Before janitors could even remove the litter and excrement from the Capitol after last week’s attack by a pro-Trump mob, some politicians and preachers started issuing calls for unity and reconciliation. But skipping past truth-telling and accountability would be an injustice.
Mike Pence, who spent years polishing an image as a principled conservative Christian before tying his reputation to a profane thrice-married racist demagogue, wrote a letter Tuesday (Jan. 12) explaining why he won’t invoke the 25th Amendment provision to take the powers of the presidency from Donald Trump. Pence tried to justify his inaction with the Bible, but did so with dangerous manipulation:
“The Bible says that ‘for everything there is a season, and a time for every purpose under heaven … a time to heal, … and a time to build up.’ That time is now.”
Those ellipses are doing some heavy lifting!
The famous first eight verses in Ecclesiastes 3 include more than 150 words but Pence pulls out only two dozen. And his meaningless exegesis manages to turn, turn, turn the text to say the opposite of what it teaches. The whole point of the passage is literally that there is a time for everything, not just nice things like healing and building up.
The text says there’s a time to heal, but there’s also a time to slay. The text says there’s a time to build up, but there’s also a time to tear down. The teacher’s words don’t tell us which time it is right now. We must find the wisdom.
But in determining what this time calls for why would we turn to someone who spent the last four years supporting an unjust and unwise ruler? This man brought about a condemnation found in that very chapter of Ecclesiastes: “in the place of justice there is wickedness and in the place of righteousness there is wickedness.”
We cannot have healing without truth-telling. We cannot have healing without accountability. We cannot have healing without justice.
To move immediately to talk of unity and reconciliation is to enable abusers to strike again. We must not call evil ‘good’ and good ‘evil.’ We must not call silencing victims ‘unity.’ We must not call repeating falsehoods ‘healing.’ We must not call corruption ‘reconciliation.’
We cannot move toward healing until those who attacked the U.S. Capitol are arrested and charged (a process that already started). We cannot move toward healing until the president who instigated the mob is held accountable. We cannot move toward healing until politicians who joined the president in lying about the election apologize and tell the truth, or are removed from office.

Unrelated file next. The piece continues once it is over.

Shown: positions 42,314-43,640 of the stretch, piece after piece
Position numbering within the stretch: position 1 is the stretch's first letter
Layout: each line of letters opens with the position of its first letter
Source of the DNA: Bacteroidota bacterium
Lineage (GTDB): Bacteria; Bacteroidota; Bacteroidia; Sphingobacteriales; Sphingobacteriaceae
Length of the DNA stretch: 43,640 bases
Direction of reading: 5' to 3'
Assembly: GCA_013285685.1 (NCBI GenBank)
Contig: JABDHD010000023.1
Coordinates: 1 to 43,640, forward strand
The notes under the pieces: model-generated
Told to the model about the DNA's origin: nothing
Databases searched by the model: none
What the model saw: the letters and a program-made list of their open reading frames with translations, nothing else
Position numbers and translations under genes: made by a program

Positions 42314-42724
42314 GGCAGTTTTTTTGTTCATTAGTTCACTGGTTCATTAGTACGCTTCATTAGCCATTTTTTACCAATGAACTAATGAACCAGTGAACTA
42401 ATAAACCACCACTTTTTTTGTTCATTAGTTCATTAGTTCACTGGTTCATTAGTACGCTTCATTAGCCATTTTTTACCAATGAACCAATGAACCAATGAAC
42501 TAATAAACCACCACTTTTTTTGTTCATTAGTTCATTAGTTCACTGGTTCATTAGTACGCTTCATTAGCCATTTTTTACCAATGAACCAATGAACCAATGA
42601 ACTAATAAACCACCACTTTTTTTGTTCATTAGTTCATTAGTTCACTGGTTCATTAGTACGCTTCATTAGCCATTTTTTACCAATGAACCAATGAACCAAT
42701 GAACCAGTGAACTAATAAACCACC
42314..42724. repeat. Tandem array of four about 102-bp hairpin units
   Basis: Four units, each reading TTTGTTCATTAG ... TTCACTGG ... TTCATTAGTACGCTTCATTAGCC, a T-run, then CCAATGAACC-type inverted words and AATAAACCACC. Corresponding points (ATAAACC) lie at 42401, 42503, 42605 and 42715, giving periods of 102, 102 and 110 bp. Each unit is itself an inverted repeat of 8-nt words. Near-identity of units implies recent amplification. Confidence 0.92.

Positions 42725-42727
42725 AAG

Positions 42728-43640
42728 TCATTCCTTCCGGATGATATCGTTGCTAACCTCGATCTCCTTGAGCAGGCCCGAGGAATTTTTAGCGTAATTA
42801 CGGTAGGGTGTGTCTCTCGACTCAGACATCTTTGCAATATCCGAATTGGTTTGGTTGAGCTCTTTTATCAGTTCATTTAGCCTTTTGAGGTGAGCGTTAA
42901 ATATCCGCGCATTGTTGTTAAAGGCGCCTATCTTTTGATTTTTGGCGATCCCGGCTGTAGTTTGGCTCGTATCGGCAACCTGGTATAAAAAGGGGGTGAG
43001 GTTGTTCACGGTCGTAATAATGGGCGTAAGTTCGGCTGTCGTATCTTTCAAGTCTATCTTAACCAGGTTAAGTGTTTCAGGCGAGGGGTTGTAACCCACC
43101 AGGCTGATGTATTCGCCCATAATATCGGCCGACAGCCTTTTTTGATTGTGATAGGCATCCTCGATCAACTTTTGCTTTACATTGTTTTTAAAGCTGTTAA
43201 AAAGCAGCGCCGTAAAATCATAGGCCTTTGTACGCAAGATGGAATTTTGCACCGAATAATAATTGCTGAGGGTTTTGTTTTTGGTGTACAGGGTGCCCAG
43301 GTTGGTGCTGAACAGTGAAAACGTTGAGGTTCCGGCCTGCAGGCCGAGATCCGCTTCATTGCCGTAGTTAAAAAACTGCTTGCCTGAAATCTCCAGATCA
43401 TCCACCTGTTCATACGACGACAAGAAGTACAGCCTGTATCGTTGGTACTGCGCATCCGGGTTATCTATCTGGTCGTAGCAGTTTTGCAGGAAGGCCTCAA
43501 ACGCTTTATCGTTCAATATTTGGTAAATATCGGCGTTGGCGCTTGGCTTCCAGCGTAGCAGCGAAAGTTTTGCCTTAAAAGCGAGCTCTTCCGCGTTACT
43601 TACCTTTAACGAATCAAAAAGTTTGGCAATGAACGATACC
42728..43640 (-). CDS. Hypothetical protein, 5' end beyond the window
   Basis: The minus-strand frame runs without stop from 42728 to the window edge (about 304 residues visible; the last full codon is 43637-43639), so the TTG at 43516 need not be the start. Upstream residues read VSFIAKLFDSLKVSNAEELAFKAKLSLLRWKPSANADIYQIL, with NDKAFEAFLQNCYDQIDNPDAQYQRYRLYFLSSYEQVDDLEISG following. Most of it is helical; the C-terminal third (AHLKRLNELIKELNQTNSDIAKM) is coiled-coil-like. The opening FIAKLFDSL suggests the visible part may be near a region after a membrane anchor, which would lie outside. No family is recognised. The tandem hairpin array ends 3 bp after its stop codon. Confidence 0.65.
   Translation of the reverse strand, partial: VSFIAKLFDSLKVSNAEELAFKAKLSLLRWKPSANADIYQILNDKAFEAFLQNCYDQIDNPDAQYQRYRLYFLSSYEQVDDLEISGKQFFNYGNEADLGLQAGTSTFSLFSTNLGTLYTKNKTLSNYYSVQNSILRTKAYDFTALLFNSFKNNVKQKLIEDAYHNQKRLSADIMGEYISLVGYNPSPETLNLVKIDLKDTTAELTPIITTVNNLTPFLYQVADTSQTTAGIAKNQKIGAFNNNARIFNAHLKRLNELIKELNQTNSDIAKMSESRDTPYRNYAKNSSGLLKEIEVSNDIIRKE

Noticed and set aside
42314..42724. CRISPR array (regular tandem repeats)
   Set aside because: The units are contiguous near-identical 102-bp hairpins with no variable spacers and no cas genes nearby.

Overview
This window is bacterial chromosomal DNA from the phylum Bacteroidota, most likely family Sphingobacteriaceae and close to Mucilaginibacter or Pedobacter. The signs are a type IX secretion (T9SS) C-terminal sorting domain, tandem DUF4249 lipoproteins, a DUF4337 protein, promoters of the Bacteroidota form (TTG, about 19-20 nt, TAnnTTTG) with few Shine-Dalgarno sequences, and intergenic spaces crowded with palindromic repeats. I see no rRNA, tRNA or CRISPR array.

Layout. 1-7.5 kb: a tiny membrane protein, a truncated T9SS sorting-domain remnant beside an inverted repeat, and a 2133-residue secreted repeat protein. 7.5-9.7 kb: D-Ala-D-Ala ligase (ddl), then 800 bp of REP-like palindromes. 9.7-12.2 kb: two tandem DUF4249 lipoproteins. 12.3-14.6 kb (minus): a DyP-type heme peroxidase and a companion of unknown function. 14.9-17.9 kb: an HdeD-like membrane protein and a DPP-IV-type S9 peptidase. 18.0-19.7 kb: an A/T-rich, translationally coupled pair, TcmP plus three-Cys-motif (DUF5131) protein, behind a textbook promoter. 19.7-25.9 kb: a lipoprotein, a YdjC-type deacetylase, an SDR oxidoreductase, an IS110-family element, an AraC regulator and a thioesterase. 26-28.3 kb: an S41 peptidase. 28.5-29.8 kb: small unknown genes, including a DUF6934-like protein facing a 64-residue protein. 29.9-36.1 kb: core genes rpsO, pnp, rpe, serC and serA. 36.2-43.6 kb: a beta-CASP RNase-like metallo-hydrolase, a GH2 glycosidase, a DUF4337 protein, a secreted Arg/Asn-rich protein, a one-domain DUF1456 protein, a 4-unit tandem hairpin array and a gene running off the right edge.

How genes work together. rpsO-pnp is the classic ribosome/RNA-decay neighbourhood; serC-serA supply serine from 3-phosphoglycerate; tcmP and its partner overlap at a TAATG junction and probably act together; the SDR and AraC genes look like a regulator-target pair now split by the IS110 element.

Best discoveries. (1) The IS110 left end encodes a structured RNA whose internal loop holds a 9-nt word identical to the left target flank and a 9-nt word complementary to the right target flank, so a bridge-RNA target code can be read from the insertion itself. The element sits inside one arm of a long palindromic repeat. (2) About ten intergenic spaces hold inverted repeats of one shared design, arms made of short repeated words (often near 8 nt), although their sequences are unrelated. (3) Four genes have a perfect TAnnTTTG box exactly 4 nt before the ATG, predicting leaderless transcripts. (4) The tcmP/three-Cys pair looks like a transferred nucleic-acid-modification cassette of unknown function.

We cannot move toward healing until Christian leaders who amplified the presidents lies apologize and tell the truth. We cannot move toward healing until Christian leaders who told us Christians should support an immoral man apologize and step back from leadership. We cannot move toward healing until Christian leaders stop letting party trump principles.
Unless we reckon with these past sins, we’ll see them repeated. And if we listen to these guilty voices quickly demanding forced unity and faked healing, we’ll instead enact what anti-fascist preacher Dietrich Bonhoeffer called “cheap grace.”
“Cheap grace is the deadly enemy of our Church,” Bonhoeffer wrote. “Cheap grace means grace sold on the market like cheapjacks’ wares. The sacraments, the forgiveness of sin, and the consolations of religion are thrown away at cut prices.”
“In such a Church the world finds a cheap covering for its sins; no contrition is required, still less any real desire to be delivered,” he added. “Cheap grace is the grace we bestow on ourselves. Cheap grace is the preaching of forgiveness without requiring repentance, baptism without church discipline, Communion without confession, absolution without personal confession. Cheap grace is grace without discipleship, grace without the cross, grace without Jesus Christ, living and incarnate.”
We must ignore the calls for cheap grace today, especially from those who refuse to apologize for their partisan hypocrisy and lies. And no amount of ellipses can hide the biblical call for truth-telling, accountability, and justice before reconciliation can begin.